4) After that, he open browser and typing http://server-ip/~his-home-dir/topdir/home/some-user/public_html/wp-config.php and then just looking source of the page, all data present as a TXT(text) data. That's all. User has been hacked.
-------------------------------------------------------------------------------------------------------
Solution:
1) Open you'r php.conf with you'r favorite editor: nano /usr/local/apache/conf/php.conf
2) Commit: #AddType application/x-httpd-php5 .php5 .php4 .php .php3 .php2 .phtml
3) Add these lines:
<FilesMatch "\.ph(p[2-6]?|tml)$"> # this equal to: .php, .php2, .php3, .php4, .php5, .php6 .phtml
SetHandler application/x-httpd-php5
</FilesMatch>

4) Save you'r changes and close php.conf
5) Restart httpd server typing: /etc/init.d/httpd restart
6) Done ;)
 
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thevali

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Aug 9, 2011
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The only working workaround is the one of hackboys...and this is bringing a lot of overhead to fix the issues for joomla sites and any other site using +FollowSymLinks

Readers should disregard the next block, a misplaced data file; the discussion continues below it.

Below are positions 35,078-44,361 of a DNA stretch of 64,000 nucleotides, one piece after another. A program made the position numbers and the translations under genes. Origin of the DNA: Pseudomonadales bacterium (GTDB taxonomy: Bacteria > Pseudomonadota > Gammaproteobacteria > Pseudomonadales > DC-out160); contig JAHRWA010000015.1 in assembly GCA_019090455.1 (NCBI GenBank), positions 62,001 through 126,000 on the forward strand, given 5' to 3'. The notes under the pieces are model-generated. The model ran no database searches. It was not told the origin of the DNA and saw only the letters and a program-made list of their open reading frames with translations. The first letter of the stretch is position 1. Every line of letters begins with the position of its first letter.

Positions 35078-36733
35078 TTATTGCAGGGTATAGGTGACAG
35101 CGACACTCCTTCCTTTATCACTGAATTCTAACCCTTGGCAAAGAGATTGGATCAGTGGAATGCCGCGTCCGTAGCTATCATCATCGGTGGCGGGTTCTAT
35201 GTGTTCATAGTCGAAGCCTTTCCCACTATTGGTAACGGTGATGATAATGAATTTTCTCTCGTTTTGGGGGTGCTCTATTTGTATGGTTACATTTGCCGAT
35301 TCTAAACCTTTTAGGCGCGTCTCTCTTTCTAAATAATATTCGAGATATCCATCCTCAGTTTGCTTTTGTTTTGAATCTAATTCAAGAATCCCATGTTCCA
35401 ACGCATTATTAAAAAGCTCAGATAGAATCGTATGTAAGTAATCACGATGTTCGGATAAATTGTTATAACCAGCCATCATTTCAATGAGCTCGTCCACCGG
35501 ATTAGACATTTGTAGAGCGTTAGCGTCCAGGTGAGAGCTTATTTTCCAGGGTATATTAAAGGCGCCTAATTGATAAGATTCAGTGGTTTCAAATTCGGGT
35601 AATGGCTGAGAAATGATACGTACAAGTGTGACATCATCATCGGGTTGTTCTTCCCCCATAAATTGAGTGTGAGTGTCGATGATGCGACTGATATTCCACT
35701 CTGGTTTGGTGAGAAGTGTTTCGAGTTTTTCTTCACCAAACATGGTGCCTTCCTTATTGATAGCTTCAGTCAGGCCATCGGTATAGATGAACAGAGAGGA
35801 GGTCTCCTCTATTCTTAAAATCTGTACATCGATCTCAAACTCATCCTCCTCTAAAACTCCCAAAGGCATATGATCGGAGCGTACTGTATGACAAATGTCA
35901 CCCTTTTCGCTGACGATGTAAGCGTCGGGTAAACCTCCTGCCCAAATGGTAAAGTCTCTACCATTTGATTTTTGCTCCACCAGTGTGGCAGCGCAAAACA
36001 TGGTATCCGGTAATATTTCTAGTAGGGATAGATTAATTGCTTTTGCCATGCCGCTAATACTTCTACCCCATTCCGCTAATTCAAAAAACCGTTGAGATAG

the solution given by expssh is not complete. One could create(or upload) a symbolic link like:
"ln -s /home/someuser/public_html/wp-config.php a.txt" and he will open a browser to a.txt which will show him the wp-config.php content
 

nevohosting

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Aug 10, 2011
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Can I customize cPanel so that all new files created with rights 640? When unpacking archives, too.
In this case, the scripts will work, but will not be available for reading.
 

garconcn

Well-Known Member
Oct 29, 2009
157
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Can cPanel support provide a solution for this case or validate the solutions in this post? Thanks.

In WHM Apache Global Configuration, which options should I use or not use to prevent this symbolic hacking?

Directory “/” Options [?]

ExecCGI default
FollowSymLinks default
Includes
IncludesNOEXEC default
Indexes default
MultiViews
SymLinksIfOwnerMatch default
 
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JeffP.

Well-Known Member
Sep 28, 2010
164
15
68
Can cPanel support provide a solution for this case or validate the solutions in this post? Thanks.

In WHM Apache Global Configuration, which options should I use or not use to prevent this symbolic hacking?

Directory “/” Options [?]

ExecCGI default
FollowSymLinks default
Includes
IncludesNOEXEC default
Indexes default
MultiViews
SymLinksIfOwnerMatch default